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Damon Knight
Born September 19, 1922(1922-09-19)
Died April 15, 2002 (aged 79)
Occupation author, editor, critic
Nationality United States
Genres science fiction

Damon Francis Knight (September 19, 1922–April 15, 2002) was an American science fiction author, editor, critic and fan. His forte was short stories and he is widely acknowledged as having been a master of the genre.



Knight's first professional sale was a cartoon drawing to a science-fiction magazine, Amazing Stories. His first story, "Resilience", was published in 1941: an editorial error made this story's ending incomprehensible, although the story was later reprinted elsewhere as Knight originally wrote it. He was a recipient of the Hugo Award, founder of the Science Fiction and Fantasy Writers of America (SFWA), cofounder of the National Fantasy Fan Federation, cofounder of the Milford Writer's Workshop, and cofounder of the Clarion Writers Workshop. Knight lived in Eugene, Oregon, with his wife Kate Wilhelm, also a science fiction writer.

At the time of his first story, he was living in New York, and was a member of the Futurians. One of his short stories describes paranormal disruption of a science fiction fan group, and contains cameo appearances of various Futurians under thinly-disguised names: for instance, H. Beam Piper is identified as "H. Dreyne Fifer".

In a series of reviews for various magazines, he became famous as a science fiction critic, a career which began when he wrote in 1945 that A. E. van Vogt "is not a giant as often maintained. He's only a pygmy using a giant typewriter." After nine years, he ceased reviewing when a magazine refused to publish one review exactly as he wrote it. These reviews were later collected in In Search of Wonder.

Damon worked as an editor for Chilton Books in 1965. He read Dune World in Analog magazine and was responsible for tracking down Frank Herbert to publish Dune. Twenty other publishing companies had turned it down before the Chilton offer. Ironically this brilliant insight probably led to his dismissal from Chilton a year later because of high publication cost and poor initial book sales.

The SFWA's Damon Knight Memorial Grand Master Award for lifetime achievement was renamed in his honor. Formerly known as the Grand Master Award, Knight received that honor in 1994.

To the general public, he is best known as the author of "To Serve Man", which was adapted for The Twilight Zone. He is also known for the term "second-order idiot plot," a story set in a society that only functions because everyone or almost everyone in it is an idiot.

One of Knight's best-known stories, "The Country of the Kind" (reprinted in The Science Fiction Hall of Fame, Volume One) describes a future utopia in which everyone is peaceful, kindly and honest ... except for a single individual who is compelled to be destructive and abusive; his mental illness (and artistic temperament) is contrasted with savage irony to their bland but apparently contented conformity. Another particularly interesting piece is "Rule Golden", in which an alien spreads a chemical that makes everyone receive as much pain as they give unto others. The consequences of what this would do to governments in general, and America's role in the world, are discussed in some detail.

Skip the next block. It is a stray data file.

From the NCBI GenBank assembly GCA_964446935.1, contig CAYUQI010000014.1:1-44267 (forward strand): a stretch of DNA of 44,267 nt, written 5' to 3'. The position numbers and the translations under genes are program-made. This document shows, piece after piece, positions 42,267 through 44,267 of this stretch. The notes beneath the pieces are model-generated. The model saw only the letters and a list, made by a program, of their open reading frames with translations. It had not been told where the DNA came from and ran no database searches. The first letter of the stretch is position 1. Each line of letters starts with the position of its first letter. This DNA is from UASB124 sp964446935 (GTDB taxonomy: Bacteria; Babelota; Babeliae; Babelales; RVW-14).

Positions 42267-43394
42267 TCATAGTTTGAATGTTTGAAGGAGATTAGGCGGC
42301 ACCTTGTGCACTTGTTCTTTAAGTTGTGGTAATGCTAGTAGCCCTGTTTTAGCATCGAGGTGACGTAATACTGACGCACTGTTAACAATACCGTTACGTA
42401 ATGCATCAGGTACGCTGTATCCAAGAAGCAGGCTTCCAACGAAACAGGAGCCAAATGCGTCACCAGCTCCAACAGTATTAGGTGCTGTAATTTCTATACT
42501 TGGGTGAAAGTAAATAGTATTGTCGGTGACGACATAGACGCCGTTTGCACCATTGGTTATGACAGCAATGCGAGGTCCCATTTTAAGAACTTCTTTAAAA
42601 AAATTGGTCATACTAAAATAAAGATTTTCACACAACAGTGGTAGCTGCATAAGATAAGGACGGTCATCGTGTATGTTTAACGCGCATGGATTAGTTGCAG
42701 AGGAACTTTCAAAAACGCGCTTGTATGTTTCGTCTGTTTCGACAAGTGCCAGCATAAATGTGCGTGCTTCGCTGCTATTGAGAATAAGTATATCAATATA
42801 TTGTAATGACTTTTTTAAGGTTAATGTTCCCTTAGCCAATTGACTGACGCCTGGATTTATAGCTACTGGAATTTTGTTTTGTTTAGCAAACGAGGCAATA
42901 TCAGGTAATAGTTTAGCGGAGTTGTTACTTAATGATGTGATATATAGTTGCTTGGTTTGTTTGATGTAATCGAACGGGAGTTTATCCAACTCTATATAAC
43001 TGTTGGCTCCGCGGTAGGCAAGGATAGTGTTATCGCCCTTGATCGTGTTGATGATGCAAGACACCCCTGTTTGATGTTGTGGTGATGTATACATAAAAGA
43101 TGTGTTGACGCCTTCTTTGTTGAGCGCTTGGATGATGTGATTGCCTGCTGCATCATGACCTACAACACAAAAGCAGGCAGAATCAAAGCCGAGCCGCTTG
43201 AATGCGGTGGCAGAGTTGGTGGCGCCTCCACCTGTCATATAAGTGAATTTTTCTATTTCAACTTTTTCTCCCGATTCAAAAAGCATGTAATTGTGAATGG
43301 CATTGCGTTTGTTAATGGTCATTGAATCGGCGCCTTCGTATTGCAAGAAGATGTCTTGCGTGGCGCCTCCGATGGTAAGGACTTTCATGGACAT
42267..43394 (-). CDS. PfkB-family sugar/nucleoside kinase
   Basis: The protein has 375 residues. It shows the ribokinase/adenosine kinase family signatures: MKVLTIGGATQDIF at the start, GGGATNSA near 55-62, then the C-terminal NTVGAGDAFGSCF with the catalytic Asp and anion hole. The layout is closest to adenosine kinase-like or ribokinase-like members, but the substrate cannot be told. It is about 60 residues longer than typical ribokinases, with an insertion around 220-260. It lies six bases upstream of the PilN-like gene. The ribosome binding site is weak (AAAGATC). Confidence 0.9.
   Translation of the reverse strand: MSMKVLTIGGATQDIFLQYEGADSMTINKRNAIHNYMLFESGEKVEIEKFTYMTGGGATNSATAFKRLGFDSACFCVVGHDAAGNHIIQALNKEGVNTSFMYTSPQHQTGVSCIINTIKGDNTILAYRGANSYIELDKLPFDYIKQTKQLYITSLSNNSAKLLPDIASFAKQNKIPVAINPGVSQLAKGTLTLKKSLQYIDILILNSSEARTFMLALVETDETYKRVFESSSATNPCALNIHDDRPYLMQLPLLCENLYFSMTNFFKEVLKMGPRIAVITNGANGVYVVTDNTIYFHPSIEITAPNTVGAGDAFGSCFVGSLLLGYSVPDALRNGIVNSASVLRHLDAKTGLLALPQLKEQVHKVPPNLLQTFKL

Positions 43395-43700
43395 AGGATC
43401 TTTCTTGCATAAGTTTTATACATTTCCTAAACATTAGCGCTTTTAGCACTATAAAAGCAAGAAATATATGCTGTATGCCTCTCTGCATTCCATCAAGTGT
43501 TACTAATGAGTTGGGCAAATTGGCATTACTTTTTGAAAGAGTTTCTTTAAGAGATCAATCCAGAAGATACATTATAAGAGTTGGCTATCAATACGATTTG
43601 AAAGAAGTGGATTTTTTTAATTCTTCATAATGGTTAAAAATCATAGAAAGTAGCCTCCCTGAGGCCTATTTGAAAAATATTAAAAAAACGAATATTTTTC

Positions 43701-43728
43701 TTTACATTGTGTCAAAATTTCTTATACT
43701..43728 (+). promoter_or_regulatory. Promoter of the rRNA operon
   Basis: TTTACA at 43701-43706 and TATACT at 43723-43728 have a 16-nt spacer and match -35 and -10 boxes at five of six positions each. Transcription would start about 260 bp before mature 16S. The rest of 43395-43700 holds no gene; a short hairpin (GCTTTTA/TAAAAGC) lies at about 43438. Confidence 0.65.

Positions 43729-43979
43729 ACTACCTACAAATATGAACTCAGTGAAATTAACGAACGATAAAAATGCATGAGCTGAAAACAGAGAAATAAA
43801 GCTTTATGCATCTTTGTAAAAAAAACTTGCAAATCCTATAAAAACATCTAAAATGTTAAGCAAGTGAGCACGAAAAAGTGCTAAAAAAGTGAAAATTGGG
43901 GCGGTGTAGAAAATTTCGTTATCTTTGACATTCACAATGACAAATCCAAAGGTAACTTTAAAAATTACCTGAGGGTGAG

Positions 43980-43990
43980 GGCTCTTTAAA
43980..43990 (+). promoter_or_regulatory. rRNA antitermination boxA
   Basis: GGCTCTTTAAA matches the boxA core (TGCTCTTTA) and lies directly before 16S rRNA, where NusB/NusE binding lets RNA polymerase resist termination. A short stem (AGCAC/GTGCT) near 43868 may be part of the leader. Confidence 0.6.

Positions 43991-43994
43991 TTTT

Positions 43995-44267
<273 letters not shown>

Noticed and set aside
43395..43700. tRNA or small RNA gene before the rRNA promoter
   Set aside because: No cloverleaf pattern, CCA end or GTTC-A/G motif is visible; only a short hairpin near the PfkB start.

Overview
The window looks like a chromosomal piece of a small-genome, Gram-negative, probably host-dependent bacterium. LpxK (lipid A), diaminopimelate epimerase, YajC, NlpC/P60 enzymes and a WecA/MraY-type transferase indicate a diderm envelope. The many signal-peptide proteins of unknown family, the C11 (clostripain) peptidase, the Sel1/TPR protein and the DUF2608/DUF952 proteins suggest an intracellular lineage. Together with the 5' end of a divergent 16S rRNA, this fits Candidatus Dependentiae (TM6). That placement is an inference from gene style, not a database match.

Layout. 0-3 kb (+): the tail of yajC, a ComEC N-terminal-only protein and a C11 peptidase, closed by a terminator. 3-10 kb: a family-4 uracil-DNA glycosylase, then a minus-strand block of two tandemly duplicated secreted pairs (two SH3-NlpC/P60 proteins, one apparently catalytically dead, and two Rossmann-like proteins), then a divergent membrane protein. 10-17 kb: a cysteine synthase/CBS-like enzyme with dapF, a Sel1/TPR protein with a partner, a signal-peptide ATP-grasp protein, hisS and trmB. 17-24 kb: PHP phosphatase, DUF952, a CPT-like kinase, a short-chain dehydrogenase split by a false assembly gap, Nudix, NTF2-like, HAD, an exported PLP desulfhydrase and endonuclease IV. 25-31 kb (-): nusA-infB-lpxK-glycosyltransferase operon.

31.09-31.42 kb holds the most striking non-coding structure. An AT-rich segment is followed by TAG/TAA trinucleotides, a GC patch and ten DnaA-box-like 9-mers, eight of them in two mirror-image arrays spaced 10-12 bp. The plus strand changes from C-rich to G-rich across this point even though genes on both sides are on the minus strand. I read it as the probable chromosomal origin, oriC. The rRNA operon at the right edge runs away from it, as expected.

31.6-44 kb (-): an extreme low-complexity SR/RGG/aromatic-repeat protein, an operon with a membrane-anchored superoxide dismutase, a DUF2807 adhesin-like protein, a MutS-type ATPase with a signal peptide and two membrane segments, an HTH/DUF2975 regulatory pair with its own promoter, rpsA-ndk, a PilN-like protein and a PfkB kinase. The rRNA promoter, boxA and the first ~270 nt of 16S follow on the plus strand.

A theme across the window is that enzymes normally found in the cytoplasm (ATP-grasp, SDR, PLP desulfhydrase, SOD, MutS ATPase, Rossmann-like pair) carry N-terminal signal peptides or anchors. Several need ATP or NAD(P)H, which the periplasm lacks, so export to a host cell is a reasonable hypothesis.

Partial bibliography



  • Hell's Pavement (1955)
  • VOR (with James Blish) (1958)
  • A for Anything (1959)
  • Masters of Evolution (1959)
  • The People Maker (1959)
  • The Sun Saboteurs (1961)
  • Beyond the Barrier (1964)
  • Mind Switch (1965)
  • Off Centre (1965)
  • The Rithian Terror (1965)
  • The Earth Quarter (1970)
  • World without Children (1970)
  • The World and Thorinn (1980)
  • The Man in the Tree (1984)
  • CV (1985)
  • The Observers (1988)
  • Double Meaning (1991)
  • God's Nose (1991)
  • Why Do Birds (1992)
  • Humpty Dumpty: An Oval (1996)

Short stories and other writings

  • "Not with a Bang" (1949)
  • "To Serve Man" (1950)
  • "Ask Me Anything" (1951)
  • "Cabin Boy" (1951)
  • "Natural State" (1951)
  • "The Analogues" (1952)
  • "Beachcomber" (1952)
  • "Ticket to Anywhere" (1952)
  • "Anachron" (1953)
  • "Babel II" (1953)
  • "Four in One" (1953)
  • "Special Delivery" (1953)
  • "Rule Golden" (1954)
  • "The Country of the Kind" (1955)
  • "Dulcie and Decorum" (1955)
  • "You're Another" (1955)
  • "Extempore" (1956)
  • "The Last Word" (1956)
  • "Stranger Station" (1956)
  • "The Dying Man" (1957)
  • "The Enemy" (1958)
  • "An Eye for a What?" (1957)
  • "Be My Guest" (1958)
  • "Eripmav" (1958)
  • "Idiot Stick" (1958)
  • "Thing of Beauty" (1958)
  • "The Handler" (1960)
  • "Time Enough" (1960)
  • A Century of Science Fiction (1962) (editor)
  • The Big Pat Boom (1963)
  • God's Nose (1964)
  • Maid to Measure (1964)
  • "Shall the Dust Praise Thee?" (1967)
  • Masks (1968)
  • I See You (1976)
  • The Futurians (1977, memoir/history)
  • Creating Short Fiction (1981) (advice on writing short stories)
  • Forever (1981)
  • O (1983)
  • Strangers on Paradise (1986)
  • Not a Creature (1993)
  • Fortyday (1994)
  • Life Edit (1996)
  • Double Meaning
  • In the Beginning
  • In Search of Wonder (collected reviews and critical pieces)
  • Turning Points (editor/contributor: critical anthology)
  • Orbit (anthology series) (editor)
  • "The Big Pat Boom" appears in "The Seventh Galaxy Reader" (ed by Frederik Pohl)

External links


Up to date as of January 14, 2010

From Wikiquote

Damon Knight (September 19, 1922April 15, 2002) was an American science fiction author, editor, critic and fan.


  • Science fiction ... means what we point to when we say it.
    • In Search of Wonder: Essays on Modern Science Fiction. Advent Publishers. 1956. pp. page 1. ISBN 0911682074.  

External links

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